- And Saturday, March 31, the year 36
As you can see, there are just two candidates remaining on the table: Jesus was crucified on either April 7th, A.D. 30 or April 3rd, A.D. 33, depending on the source. Which one was it, exactly? The year A.D. 33 is generally accepted as the date. There are a significant number of people that support the A.D. 30 date in today’s world. Do the gospels provide us the option of choosing between the two?
Clue6: John’s Three Passovers
During Jesus’ career, the Gospel of John mentions three separate Passovers: the first, the second, and the third.
- Jesus’ first public appearance was during the Passover Seder, which was described in John 2:13, towards the beginning of his career. 2nd Passover: This event is mentioned in John 6:4 and takes place in the midst of Jesus’ career. Passover3: This is mentioned in John 11:55 (and has been referenced several times thereafter), and it occurs near the conclusion of Jesus’ career.
That implies that Jesus’ ministry had to have lasted at least a couple of years longer than that. An in-depth examination would disclose that it lasted around three and a half years; yet, even if we believe that it began immediately before Passover1, the inclusion of two additional Passovers demonstrates that it lasted at the very least more than two years. That indicates the A.D. 30 deadline has passed. A ministry of at least two years cannot be accommodated in the period available between the fifteenth year of Tiberius Caesar (A.D.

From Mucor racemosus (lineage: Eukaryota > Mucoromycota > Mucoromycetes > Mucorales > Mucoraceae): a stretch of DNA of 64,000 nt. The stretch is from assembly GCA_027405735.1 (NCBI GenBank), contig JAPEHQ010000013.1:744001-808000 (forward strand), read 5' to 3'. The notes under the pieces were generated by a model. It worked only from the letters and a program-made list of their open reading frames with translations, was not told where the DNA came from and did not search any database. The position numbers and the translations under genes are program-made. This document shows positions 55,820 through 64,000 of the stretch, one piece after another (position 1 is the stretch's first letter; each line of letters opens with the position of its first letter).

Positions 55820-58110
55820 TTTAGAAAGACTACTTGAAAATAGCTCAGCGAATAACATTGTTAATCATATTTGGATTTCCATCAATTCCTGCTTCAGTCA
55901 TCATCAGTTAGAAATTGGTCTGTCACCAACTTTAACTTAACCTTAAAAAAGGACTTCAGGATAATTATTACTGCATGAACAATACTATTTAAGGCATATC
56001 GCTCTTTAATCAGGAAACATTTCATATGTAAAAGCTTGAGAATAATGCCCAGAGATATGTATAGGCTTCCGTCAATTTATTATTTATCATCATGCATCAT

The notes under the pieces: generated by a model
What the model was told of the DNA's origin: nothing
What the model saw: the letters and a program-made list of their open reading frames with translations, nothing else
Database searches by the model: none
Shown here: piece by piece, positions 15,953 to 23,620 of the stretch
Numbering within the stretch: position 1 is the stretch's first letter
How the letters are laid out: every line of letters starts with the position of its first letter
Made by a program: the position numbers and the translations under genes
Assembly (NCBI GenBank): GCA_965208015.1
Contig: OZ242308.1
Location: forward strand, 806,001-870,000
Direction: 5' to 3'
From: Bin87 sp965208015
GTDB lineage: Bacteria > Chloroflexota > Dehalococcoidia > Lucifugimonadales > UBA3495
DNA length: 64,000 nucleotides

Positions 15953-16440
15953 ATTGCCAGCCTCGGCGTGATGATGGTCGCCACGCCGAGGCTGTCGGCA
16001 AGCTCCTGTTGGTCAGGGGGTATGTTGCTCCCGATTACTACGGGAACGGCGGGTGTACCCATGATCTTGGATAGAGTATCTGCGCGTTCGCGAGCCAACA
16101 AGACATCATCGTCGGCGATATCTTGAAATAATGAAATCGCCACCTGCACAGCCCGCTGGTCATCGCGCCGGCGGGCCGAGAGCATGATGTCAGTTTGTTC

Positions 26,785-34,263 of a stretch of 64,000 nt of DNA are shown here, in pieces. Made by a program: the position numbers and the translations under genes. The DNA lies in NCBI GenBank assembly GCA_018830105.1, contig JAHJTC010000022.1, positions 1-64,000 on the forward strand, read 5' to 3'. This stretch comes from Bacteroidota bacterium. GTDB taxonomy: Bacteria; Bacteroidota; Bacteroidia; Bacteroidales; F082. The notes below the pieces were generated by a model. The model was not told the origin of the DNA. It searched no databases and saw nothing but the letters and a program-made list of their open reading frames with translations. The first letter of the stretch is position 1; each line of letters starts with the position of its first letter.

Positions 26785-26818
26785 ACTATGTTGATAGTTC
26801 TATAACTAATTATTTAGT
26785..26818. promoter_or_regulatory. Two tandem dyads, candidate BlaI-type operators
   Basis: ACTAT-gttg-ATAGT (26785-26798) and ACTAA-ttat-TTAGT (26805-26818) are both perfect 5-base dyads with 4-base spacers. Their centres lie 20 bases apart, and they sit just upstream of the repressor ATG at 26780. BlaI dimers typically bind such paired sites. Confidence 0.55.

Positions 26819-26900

The numbers don’t add up in this case.
Is it possible to be any more specific?
Clue7: “The Ninth Hour”
Jesus died about “the ninth hour,” according to the gospels of Matthew, Mark, and Luke (Matthew 27:45-50,Mark 15:34-37,Luke 23:44-46). The “ninth hour” is what we would regard to as 3:00 p.m. in our modern day. This permits us to narrow down the time of Jesus’ death to a very particular point in history: approximately 3:00 p.m. on Friday, April 3, A.D. 33, on the third day of the first month of the first century. Of course, there are a slew of thorough counter-arguments that I haven’t had time to address in this article.